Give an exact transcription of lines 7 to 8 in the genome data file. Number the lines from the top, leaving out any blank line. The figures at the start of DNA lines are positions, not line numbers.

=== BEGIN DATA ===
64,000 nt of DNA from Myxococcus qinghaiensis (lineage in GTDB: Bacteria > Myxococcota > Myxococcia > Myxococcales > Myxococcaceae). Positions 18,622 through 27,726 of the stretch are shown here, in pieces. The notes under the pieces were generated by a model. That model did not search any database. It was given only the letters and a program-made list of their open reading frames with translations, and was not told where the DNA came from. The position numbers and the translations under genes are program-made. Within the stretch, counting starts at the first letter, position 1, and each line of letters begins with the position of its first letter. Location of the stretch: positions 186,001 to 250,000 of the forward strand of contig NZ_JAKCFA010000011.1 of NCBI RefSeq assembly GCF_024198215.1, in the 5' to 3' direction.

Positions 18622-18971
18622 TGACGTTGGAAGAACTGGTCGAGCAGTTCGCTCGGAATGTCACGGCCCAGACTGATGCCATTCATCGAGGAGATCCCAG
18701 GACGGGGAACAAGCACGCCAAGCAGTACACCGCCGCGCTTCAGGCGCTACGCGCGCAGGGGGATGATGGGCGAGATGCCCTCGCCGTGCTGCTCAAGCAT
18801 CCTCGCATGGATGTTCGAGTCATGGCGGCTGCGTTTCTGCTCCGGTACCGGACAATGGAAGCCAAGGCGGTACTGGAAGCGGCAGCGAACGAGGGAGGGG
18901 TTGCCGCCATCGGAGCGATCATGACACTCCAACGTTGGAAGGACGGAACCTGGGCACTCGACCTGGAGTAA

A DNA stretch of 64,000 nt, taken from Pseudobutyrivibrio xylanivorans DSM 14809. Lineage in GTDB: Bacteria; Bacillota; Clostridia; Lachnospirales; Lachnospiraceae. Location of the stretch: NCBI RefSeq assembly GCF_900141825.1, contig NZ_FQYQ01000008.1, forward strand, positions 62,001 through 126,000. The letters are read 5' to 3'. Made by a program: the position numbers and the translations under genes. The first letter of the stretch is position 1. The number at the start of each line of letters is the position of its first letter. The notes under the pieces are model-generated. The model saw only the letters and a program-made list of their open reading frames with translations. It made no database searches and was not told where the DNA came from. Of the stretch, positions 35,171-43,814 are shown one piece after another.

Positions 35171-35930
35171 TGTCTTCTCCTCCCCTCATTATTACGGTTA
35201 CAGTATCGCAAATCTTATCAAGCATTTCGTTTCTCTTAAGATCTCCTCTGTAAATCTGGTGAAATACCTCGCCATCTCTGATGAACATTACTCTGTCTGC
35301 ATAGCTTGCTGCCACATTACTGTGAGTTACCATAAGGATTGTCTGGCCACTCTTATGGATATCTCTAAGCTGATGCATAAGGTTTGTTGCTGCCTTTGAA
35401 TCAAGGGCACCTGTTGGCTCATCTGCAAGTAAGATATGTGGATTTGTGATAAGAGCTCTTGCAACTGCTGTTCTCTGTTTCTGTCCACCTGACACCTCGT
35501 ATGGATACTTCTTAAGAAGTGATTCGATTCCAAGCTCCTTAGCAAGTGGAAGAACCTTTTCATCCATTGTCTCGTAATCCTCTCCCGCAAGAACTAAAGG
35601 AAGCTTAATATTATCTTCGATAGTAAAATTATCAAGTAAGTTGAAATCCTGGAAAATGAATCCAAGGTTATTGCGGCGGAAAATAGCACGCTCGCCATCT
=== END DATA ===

A DNA stretch of 64,000 nt, taken from Pseudobutyrivibrio xylanivorans DSM 14809. Lineage in GTDB: Bacteria; Bacillota; Clostridia; Lachnospirales; Lachnospiraceae. Location of the stretch: NCBI RefSeq assembly GCF_900141825.1, contig NZ_FQYQ01000008.1, forward strand, positions 62,001 through 126,000. The letters are read 5' to 3'. Made by a program: the position numbers and the translations under genes. The first letter of the stretch is position 1. The number at the start of each line of letters is the position of its first letter. The notes under the pieces are model-generated. The model saw only the letters and a program-made list of their open reading frames with translations. It made no database searches and was not told where the DNA came from. Of the stretch, positions 35,171-43,814 are shown one piece after another.

Positions 35171-35930